VIRGINIA BEACH, Va. (WAVY) – There are red light cameras installed at intersections across Hampton Roads. They are meant to help keep the public safe, but one group claims they are actually an added danger for drivers, with a dollar amount attached.
“Virginia Beach is just fighting to keep the cameras in operation with false data solely for the money,” Jim Walker told 10 On Your Side. “The red light cameras are set up so that they issue most of the violations to very safe drivers who endangered absolutely no one. If the cameras only ticketed the dangerous drivers they’d lose a fortune because the cameras are very expensive to operate. It’s a common enough occurrence to be a known phenomenon that installing red light cameras raises the crash rates at camera intersections.”
The National Association of Motorists claims the number of injury crashes at the 13 camera-enforced intersections in Virginia Beach is nearly 20 percent greater than it would have been if they had never been installed. But the city says those claims couldn’t be further from the truth.
“Unfortunately he just doesn’t have a valid study. It’s just invalid science,” said Robert Gey, Traffic Engineer for Virginia Beach. “I understand the theory and I understand what he’s saying but we’re not seeing it. Lots of different things are going on and lots of different things are changing and they happen regardless of the program.”
Drew Lankford with the Virginia Beach Department of Public Works released the following statement:
Bahen’s study is questionable for a number of reason, mainly because his comparisons are invalid since the factors involved differ greatly from what the City is required to take into account. He ignores other factors such as weather conditions, the huge increase in drivers using their cell phones while driving, and other conditions. He ignores the fact that these cameras are put at high-risk intersections for a reason. His factors are very restricted and narrow, and he tries comparing apples to pineapples. As a result, he has presented a situation where he starts with a conclusion and looks for facts that will back up his conclusion. The results are a very inaccurate picture of what is actually taking place.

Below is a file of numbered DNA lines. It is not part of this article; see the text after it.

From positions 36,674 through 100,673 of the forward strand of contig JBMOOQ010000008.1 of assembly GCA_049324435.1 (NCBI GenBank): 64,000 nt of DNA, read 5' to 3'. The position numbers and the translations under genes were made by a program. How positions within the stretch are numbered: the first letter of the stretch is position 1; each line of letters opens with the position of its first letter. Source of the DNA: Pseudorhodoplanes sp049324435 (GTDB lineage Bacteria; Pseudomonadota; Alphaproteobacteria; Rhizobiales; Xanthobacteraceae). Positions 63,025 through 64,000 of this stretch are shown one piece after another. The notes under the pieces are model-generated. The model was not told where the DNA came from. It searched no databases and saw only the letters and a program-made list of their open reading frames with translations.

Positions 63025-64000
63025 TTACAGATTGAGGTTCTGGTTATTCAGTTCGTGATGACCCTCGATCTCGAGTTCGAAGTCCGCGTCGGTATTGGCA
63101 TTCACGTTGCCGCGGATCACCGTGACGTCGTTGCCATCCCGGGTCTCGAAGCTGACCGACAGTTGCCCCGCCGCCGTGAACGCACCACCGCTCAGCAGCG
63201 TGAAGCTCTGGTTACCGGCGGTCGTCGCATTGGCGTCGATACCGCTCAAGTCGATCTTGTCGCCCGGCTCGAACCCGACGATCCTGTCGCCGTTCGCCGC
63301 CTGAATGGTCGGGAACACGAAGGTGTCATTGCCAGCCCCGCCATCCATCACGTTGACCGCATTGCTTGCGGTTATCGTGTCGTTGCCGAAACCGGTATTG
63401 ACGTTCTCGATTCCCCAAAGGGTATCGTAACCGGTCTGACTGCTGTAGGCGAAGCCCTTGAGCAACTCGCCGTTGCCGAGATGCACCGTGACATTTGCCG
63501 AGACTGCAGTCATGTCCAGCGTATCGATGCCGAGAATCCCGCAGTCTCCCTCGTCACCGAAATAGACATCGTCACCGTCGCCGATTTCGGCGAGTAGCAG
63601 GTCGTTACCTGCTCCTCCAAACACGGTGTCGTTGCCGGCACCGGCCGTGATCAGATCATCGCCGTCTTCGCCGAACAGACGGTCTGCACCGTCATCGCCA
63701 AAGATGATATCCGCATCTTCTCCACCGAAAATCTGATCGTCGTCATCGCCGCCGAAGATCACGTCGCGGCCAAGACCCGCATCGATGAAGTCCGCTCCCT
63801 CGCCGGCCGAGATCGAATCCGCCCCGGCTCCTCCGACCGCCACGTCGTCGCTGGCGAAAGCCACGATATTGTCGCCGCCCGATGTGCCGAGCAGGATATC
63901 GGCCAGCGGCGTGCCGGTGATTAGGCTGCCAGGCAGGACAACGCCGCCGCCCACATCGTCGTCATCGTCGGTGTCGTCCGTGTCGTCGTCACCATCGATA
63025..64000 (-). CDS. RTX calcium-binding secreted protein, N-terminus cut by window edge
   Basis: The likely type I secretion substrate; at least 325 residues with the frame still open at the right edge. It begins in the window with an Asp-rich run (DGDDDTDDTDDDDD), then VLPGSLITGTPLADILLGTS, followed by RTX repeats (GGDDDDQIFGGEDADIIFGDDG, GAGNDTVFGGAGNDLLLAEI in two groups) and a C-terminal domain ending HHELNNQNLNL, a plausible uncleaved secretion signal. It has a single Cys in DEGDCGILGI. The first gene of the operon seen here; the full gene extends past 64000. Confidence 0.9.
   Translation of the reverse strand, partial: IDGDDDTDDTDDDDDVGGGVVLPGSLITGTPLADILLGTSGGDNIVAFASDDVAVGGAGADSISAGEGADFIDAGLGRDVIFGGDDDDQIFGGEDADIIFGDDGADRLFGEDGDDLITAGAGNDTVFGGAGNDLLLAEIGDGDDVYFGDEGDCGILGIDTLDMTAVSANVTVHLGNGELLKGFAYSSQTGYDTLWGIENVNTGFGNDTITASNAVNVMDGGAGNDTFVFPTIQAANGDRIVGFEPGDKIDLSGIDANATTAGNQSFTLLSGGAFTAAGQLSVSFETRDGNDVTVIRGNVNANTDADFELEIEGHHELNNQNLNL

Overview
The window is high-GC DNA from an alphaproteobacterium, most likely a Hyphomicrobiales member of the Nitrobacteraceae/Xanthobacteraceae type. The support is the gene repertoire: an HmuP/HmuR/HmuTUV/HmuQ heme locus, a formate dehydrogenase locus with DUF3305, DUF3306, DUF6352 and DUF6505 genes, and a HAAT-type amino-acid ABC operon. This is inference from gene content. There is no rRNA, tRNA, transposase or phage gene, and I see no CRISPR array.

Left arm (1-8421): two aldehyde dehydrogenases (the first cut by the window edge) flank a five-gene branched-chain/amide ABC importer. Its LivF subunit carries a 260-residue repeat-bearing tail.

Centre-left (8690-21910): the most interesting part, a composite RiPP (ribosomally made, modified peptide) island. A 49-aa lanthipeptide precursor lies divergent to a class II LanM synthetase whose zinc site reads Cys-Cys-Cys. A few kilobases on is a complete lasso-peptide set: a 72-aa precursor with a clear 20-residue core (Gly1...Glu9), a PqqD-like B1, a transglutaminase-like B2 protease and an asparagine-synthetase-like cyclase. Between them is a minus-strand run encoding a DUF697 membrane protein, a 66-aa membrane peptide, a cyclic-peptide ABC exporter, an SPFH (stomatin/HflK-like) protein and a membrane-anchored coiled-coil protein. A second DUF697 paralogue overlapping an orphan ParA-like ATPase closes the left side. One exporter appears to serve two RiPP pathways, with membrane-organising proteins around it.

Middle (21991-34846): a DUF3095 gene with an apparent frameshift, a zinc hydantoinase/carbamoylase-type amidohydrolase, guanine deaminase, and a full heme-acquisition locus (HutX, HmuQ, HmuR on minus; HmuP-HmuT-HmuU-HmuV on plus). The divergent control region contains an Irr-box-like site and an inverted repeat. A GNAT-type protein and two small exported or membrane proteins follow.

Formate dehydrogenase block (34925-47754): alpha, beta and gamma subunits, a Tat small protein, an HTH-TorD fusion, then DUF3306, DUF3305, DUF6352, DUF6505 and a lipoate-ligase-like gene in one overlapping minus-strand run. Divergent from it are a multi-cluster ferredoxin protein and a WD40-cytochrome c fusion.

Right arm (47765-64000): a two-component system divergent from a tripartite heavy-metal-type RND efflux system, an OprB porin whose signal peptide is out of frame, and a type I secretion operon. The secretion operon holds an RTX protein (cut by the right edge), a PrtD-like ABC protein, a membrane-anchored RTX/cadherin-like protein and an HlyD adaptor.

Here are the locations of the monitored intersections:
1. Virginia Beach Blvd (west) at Independence Blvd (north)
2. Indian River Rd (west) at Kempsville Rd (north)
3. Indian River Rd (west) at Military Hwy (south)
4. Holland Rd (east & west) at Rosemont Rd
5. General Booth Blvd (south) at Dam Neck Rd (east)
6. Virginia Beach Blvd (east) at Great Neck Rd (south)
7. Princess Anne Rd (north) at Lynnhaven Pkwy
8. Princess Anne Rd (south) at Dam Neck Rd
9. Independence Blvd (north) at Bonney Rd (west)
10. Lynnhaven Pkwy (south) at International Pkwy
11. London Bridge Rd (north) at Dam Neck Rd
12. Northampton Blvd (south) at Diamond Springs Rd
13. Baxter Rd (east) at Independence Blvd
10 On Your Side took a closer look at the system causing all the controversy. Each ticket for a red light violation with the Redflex Traffic System in Virginia Beach is only $50. But the National Association of Motorists points to how quickly that adds up to the city’s benefit. In the last fiscal year the city collected $2,073,970.31 off driver’s mistakes.
“We believe it’s modifying drivers behaviors in a positive way to hopefully positively influence traffic safety in the city of Virginia Beach,” said Master Police Officer Paul Graziano. “On average we approve between 30-35% of the activations that we review. If we wanted to go letter of the law we’d probably approve 75 percent or 85 percent.”
He says those are usually the most dangerous they see, leaving possibly millions more dollars from minor mistakes they could collect drive on. Graziano says they’re just not in the business to approve everything for money.